As a hobbyist storyteller and unhealthily rabid consumer of stories, it’s fair to say that I am interested in narratives.
Even though ‘narrative’ in my mind is almost the same as ‘story’, I feel like there is more to this word than just that. I don’t know what narrative means if it doesn’t mean story, but to me it has a sense of stories made of stories, sequentially or concurrently, discrete and continuous… and all those little stories that are weaved together or stacked on top of each other are what I think of as narratives. We can think of them otherwise as a group of events that are woven together into a sequence, with some kind of ultimate end point.
Once you start looking for them, there are narratives everywhere.
I’m not just interested in narratives for their entertainment value, their escapism into fantasy; I am also drawn by their power. They are an incredible learning tool. Would you prefer to memorise a long list of facts, or have those ideas presented to you in a way that you can internalise throughout the course of a story?
Studies show that people retain information more easily if it’s delivered to them as a narrative, even if only because most people enjoy stories and find data dull. And even when people do like data, they still love stories… We all hunger for them. Wait for them. Need them.
Narratives manipulate our emotional responses; they harness our humanity to present information to us and teach us lessons that (if well written enough) we will remember for the rest of our lives.
It’s not just a recent phenomenon either: I believe that centuries before I waited excitedly for the next episode of my favourite TV show, my ancestors were similarly excited for next week’s church sermon.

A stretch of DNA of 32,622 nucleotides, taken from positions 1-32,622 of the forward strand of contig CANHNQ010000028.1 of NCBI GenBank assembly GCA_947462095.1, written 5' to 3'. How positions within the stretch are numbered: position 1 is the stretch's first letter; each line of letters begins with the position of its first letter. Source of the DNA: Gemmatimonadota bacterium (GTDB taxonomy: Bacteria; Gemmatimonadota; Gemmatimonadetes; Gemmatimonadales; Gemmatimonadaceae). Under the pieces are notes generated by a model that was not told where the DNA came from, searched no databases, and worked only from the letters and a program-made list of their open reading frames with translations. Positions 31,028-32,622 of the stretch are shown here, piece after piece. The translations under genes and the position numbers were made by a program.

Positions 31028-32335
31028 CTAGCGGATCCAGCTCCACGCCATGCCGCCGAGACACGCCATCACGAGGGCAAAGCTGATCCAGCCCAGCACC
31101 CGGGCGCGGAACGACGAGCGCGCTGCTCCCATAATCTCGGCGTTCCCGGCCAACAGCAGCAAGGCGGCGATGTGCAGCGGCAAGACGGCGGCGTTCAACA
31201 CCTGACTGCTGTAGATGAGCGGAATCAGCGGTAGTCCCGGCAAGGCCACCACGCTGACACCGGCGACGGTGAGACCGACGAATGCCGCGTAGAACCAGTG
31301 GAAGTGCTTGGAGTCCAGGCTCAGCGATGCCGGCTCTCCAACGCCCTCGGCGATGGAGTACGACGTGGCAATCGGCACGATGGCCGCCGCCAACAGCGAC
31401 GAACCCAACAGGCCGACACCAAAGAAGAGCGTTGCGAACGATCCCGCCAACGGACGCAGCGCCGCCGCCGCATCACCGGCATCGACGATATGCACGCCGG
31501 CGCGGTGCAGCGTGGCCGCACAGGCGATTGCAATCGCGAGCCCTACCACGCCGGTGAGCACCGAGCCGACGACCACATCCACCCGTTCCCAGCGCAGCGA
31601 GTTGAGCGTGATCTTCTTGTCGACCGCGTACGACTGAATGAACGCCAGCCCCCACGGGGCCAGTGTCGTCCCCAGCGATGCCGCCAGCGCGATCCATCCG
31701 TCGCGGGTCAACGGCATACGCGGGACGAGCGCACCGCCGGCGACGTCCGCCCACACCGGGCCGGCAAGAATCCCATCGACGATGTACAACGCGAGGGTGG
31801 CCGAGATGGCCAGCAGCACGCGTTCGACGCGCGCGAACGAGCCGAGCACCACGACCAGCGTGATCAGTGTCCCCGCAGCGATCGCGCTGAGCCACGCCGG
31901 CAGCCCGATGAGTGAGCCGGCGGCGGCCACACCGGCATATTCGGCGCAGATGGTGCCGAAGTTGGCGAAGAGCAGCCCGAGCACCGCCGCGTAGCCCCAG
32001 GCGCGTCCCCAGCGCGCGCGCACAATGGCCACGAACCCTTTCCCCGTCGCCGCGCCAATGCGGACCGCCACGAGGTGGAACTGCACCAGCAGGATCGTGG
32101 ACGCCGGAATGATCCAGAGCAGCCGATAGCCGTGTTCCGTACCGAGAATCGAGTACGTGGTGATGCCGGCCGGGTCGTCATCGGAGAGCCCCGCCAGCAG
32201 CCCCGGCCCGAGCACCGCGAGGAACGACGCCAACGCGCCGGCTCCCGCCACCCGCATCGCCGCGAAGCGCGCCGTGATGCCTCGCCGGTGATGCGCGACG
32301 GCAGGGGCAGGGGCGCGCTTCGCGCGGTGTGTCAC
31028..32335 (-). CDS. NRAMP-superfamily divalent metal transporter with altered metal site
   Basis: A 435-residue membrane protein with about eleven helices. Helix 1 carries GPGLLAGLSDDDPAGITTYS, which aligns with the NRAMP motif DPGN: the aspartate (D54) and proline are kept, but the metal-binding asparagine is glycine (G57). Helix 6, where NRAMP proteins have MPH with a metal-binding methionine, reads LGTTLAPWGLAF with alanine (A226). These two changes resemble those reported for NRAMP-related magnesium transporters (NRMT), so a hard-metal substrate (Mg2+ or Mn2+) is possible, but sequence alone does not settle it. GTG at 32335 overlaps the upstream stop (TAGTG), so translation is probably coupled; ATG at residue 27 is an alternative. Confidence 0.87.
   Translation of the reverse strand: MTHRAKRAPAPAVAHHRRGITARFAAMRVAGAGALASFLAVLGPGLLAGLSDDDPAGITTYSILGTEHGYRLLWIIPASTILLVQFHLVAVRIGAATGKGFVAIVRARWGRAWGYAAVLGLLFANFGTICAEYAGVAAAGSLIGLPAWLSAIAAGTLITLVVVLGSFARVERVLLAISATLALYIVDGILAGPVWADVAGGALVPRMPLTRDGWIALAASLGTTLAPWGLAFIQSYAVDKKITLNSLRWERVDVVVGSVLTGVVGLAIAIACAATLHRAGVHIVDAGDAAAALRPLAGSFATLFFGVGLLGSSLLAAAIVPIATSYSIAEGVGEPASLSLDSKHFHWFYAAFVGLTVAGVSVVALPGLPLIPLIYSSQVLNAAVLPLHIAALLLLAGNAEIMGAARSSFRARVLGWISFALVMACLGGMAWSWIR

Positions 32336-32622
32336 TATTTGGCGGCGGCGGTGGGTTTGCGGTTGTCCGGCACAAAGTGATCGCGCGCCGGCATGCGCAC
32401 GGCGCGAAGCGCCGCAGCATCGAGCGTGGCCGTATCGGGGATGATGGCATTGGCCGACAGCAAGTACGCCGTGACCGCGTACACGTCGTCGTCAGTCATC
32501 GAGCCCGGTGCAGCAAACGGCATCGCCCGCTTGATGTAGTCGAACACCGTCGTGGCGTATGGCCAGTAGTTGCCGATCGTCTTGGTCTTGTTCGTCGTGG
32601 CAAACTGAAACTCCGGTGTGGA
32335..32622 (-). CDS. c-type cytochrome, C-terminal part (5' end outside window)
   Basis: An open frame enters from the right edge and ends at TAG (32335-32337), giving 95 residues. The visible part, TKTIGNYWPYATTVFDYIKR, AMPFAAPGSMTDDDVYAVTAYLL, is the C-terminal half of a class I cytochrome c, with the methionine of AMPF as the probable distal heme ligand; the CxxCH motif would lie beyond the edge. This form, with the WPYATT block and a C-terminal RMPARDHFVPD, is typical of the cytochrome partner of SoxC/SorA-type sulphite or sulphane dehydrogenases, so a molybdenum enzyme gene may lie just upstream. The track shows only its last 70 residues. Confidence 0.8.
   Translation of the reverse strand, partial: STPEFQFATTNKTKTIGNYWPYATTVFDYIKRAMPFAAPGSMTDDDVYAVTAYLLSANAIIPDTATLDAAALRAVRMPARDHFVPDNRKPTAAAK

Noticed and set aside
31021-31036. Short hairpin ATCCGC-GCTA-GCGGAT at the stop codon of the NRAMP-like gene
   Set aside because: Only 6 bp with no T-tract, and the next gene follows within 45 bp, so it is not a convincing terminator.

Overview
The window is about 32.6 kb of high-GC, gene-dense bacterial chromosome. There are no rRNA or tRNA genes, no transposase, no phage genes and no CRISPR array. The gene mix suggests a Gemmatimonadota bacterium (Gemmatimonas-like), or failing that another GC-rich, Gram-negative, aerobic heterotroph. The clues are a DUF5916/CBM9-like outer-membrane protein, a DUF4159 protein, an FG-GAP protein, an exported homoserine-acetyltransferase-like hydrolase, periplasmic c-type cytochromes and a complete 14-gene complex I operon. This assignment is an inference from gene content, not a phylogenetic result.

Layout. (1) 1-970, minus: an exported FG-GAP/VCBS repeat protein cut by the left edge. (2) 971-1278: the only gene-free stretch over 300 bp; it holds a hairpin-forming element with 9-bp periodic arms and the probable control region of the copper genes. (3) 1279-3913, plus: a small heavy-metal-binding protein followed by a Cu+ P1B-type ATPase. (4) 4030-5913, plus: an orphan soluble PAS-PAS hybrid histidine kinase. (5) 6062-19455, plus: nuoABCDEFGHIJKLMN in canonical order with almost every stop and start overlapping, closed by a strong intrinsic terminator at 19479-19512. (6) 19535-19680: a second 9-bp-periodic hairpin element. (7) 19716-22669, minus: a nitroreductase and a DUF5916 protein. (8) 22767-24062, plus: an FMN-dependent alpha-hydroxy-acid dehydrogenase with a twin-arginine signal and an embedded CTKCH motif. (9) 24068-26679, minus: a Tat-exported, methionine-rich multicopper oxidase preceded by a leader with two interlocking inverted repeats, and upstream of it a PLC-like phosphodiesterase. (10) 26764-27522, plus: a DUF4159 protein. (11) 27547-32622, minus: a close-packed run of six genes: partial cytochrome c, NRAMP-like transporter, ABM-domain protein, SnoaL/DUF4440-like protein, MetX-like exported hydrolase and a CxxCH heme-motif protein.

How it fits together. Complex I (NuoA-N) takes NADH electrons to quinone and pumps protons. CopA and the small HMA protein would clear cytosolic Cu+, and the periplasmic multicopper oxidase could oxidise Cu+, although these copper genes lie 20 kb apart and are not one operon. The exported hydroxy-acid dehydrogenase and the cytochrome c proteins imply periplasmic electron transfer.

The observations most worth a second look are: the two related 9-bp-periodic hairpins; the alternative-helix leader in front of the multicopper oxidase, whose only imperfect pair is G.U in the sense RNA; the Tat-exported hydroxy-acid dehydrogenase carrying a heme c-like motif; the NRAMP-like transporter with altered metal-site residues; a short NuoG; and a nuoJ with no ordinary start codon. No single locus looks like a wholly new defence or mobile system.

The Trickery of Fiction
This all might sound very positive, but it also poses a huge problem: stories aren’t true. At least, they don’t present an objective truth. They’re usually narrated from just one perspective, a biased viewpoint. Sometimes, they can even be intentionally untrue (stories with an unreliable narrator, for instance). They are like an honest lie. You are first told that you are being lied to before you consume a fictional story, but authors can be more or less honest depending on their personal style, and it’s so easy to get caught up in a story and forget that it’s not real.
On the other hand, there are also universal truths that can emerge from texts. From stories, we can often learn deeper insights about ourselves and the world around us. We can also learn that across time and cultures; some fundamental ideas don’t change, and we’re lucky to have narratives to remind us of them. Some of the ideas and messages behind narratives are so powerful that they can persist for thousands of years (i.e The Odyssey, religious texts). Some are so strong that they can change the world (i.e. the Communist Manifesto, the idea of the American Dream).